Fresh from approving the latest additions to the iSchool community (59 now) and having already marked out 10th conference in Berlin earlier this year, the iSchool movement might be considered a success on all normal measures. Of course, having new members now whose faculty members a decade ago were somewhat dismissive of the whole movement is certainly one other measure of maturity, I suppose. More impressive, to me at least, is the sense that new schools are being created, not just re-badged. To this end, there are plans at the University of Arizona to create a new iSchool which I learned about earlier this year. That process is ongoing but I was particularly intrigued to see the announcement this morning that University of Colorado-Boulder was creating a new college, for the first time in decades, that certainly has iSchool credentials: the new College of Media, Communication and Information. Of course, I prefer a simpler name than one that strives not to exclude any existing community by piling them into one long monicker, but let’s not quibble (they could have added a few more given the planned departmental structure!). The call for a new dean speaks directly to the need for interdisciplinary collaboration across it’s departmental units and an integrated curriculum as a hallmark of the new college. It’s rare to see new colleges formed but in this field, Indiana and Penn State have done it well. Given the units involved, I have every expectation that the Boulder initiative will offer a program of similar impact in due course, though the noticeable absence of any computational group suggests this program might not be like any other to date.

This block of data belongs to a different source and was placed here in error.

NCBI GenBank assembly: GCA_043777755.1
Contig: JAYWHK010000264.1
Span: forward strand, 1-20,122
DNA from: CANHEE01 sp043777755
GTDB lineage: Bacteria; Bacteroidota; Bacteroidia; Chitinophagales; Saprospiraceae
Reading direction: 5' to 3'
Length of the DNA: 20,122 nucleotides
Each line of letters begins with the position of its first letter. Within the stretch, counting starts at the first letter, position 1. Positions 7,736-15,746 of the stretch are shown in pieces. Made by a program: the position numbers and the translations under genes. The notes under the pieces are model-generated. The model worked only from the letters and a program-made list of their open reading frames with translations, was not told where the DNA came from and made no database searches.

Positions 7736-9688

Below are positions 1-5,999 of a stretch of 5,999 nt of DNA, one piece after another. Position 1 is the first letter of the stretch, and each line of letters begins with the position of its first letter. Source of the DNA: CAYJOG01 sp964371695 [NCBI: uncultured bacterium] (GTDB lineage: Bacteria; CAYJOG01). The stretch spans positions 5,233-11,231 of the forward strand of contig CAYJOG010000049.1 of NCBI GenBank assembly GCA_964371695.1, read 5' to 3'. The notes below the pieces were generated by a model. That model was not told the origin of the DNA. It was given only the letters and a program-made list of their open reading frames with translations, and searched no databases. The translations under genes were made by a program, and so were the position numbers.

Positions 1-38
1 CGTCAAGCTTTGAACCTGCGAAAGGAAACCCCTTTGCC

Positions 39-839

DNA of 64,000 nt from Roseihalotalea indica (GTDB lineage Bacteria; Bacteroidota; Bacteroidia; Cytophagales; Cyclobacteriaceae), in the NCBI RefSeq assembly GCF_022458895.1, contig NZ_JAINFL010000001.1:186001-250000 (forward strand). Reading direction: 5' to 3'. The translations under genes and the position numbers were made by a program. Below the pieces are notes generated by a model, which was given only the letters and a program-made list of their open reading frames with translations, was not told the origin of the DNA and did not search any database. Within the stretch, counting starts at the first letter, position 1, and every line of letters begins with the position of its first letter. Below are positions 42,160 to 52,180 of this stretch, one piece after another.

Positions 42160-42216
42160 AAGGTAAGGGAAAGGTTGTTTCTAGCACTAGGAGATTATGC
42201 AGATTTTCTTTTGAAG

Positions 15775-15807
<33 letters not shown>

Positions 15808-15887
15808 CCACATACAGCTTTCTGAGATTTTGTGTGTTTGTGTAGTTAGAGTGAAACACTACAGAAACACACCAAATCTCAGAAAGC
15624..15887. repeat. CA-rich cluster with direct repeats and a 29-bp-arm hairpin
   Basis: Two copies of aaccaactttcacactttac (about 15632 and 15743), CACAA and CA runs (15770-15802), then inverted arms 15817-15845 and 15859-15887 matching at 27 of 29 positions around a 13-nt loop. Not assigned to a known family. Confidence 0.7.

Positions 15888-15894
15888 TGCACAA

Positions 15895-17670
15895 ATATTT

Perhaps more seriously, the connections between communications and information schools is one to consider. There are several such colleges in the US, formed through mergers motivated by efficiencies rather than intellectual synergies, and it must prove somewhat comforting to university administrators to lump smaller independent units into larger singletons when finances are tight. However, while communications and information might appear natural bedfellows on some measures, there are some very real differences and both academic traditions are themselves somewhat odd entities often originally created from the assemblage of even smaller academic programs in previous, resource-challenged times. If the barriers between communications and information scholars are fading, the question to ask is if this is a process that evolves from natural scholarly advances in our theories and methods for addressing human activities in the 21st century or if this is more often a sign that on the surface, these areas look so alike to administrators that they might as well lump them together. One suspects there are strong views on either side, but we rarely hear them expressed, at least publicly. And for what it’s worth, don’t imagine I think that only one of these routes is the appropriate path – sometimes just putting groups together can have real and previously unimagined benefits if handled appropriately. We shall see. In the meantime, I recommend everyone reads Andrew Abbott’s Chaos of Disciplines and applies those insights to the information field.